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The new capital gains tax and ‘the greedy hand of government’

“If you take a $1 bill and double it each year, after 20 years, it will compound to a total of $1 million dollars. But if you take the same $1 bill, double it each year and then subtract 35 percent in taxes, after 20 years it will have generated only about $24,000.”
— Malcolm Forbes

In 1913 Uncle Sam collected only about $13 million in income taxes. That’s why they were call the “good old days.” Taxes, of course, have gone up considerably since 1913, and every April 15 is now known as the day the government says, “Stick ’em up.”

President Obama said in his State of Union Message that he wants to raise taxes, particularly capital gains taxes, through what Thomas Paine called “the greedy hand of government.”

In an interview with Charlie Gibson, President Obama said, “I look at raising the capital gains tax for purposes of fairness.” Gibson pointed out that when the capital gains tax was reduced under Presidents Bill Clinton and George W. Bush, the government took in more money from the tax. Nonetheless, the president maintains it not fair to have a lower tax rate for some, and proposed to raise it to nearly double the rate when he entered office.

What is not fair is any capital gains tax. It should be zero, as many economists advocate. Several countries have no capital gains tax, including Austria, Belgium, Germany, Greece, Luxembourg, Mexico, New Zealand, Portugal and Turkey. More than a dozen additional countries do not tax gains on stocks.

What’s truly not fair is the top 3 percent of income earners pay more personal income tax than the other 97 percent, according to a Wall Street Journal editorial.

From the founding of the country until 1921, the United States did not tax capital, with a brief exception during the Civil War. In Gray v. Darlington, the U.S. Supreme Court ruled that capital gains are not income, as did several subsequent rulings up until 1921.

Taxing both the income stream from a capital asset, and the value of the underlying asset, is taxing the same income twice. With the adoption of the 16th Amendment in 1913, “the greedy hand of government” defined capital gains as income. In 1921, in Merchants Loan and Trust v. Smietanka, the court agreed.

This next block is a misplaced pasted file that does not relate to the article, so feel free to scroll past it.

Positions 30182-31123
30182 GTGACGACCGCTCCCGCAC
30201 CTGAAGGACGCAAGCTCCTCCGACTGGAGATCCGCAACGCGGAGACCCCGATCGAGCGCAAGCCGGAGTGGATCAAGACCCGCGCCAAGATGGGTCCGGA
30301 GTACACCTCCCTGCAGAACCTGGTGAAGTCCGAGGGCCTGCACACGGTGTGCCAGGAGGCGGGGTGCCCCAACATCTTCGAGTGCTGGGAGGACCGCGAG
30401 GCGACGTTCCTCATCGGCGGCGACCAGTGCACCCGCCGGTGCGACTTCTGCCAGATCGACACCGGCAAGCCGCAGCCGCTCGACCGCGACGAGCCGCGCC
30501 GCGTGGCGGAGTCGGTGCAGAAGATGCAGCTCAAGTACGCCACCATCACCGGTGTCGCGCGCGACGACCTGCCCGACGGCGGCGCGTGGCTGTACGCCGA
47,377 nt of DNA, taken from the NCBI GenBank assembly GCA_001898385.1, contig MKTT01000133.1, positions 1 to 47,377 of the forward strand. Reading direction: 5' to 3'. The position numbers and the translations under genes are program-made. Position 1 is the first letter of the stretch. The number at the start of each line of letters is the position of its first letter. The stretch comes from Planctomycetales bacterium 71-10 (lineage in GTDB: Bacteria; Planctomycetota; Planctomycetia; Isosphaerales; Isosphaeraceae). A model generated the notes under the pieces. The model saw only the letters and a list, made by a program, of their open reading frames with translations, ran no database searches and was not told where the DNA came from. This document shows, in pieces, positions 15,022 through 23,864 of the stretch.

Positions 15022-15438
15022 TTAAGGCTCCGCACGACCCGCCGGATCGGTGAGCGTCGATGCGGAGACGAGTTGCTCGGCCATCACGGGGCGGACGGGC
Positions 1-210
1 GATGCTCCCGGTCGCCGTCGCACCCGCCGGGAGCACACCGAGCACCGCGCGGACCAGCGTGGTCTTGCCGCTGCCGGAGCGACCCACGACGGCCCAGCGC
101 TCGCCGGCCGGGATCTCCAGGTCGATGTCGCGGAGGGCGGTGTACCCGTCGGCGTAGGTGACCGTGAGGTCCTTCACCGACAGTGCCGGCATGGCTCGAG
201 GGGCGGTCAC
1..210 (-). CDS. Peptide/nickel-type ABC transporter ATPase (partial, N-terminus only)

The eminent economist Ludwig von Mises said, “There are no means by which the general standard of living can be raised other than by accelerating the increase of capital as compared with population.”

It seems self-evident: Workers earn more when there is more capital (profits invested), which should be common sense. Workers with lots of machines, technology and equipment will produce more per hour than workers who don’t have access to capital.

Obviously, a man with a D8 tractor is more productive than a dozen men with shovels, a chainsaw than a handsaw, a spray gun than a paintbrush (all tools provided via profits, savings or investments).

My corporation bought a rental house 30 years ago for $135,000. It’s now worth $635,000, for a $500,000 capital gain. However, unless I can buy another similar house for $135,000, there is no gain, only a phantom profit.

If I sell and pay the capital gains tax of $140,000, it is a $140,000 tax on government-created inflation, inflation created through the Federal Reserve. If I sell, I’m worse off because I cannot buy a similar replacement rental house. My primary “benefit” is not profit, but the forced savings by owning the house for 30 years (while paying an income tax yearly on the rental income plus a property tax).

Multiply this by millions of taxpayers locked in and acknowledge the economy is stunted when there is less “capital compared with population” to invest in machines, technology, tools, factories and equipment (new or replacement), resulting in fewer jobs and lower wages than if there were no capital gains tax.

Government is not a “necessary evil,” as claimed by Thomas Paine. Government is indispensable for protection against foreign and domestic predators, protection of private property and to invoke a common system of justice — when government is properly limited in its ability to tax and regulate.

Capital gains taxes should be abolish if you want to raise real wages and grow the economy. If you want to cut off your nose to spite your face, redistribute wealth, stagnate the economy and have everyone poorer “in fairness.” Then you have the makings of a politician motivated by begrudgery, greed, revenge, envy and covetousness.

Schnaubelt, president of Citizens for Private Property Rights, has been a commercial real estate broker for 45 years and was a San Diego city councilman from 1977 to 1981.

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1 UserComments
Laurie 6:25am February 14, 2015

I agree whole heartedly about capital gains. It is taxed twice. You are penalized for putting yourself in a better position for the future, saving for the future and showing any kind of business sense. But what can we do. We live in a democratic country becoming a fascists country. Our president does not want our country to flourish. He wants it to fail. His pockets are lined by the devil and his followers. All of his actions are against this country l, not for it.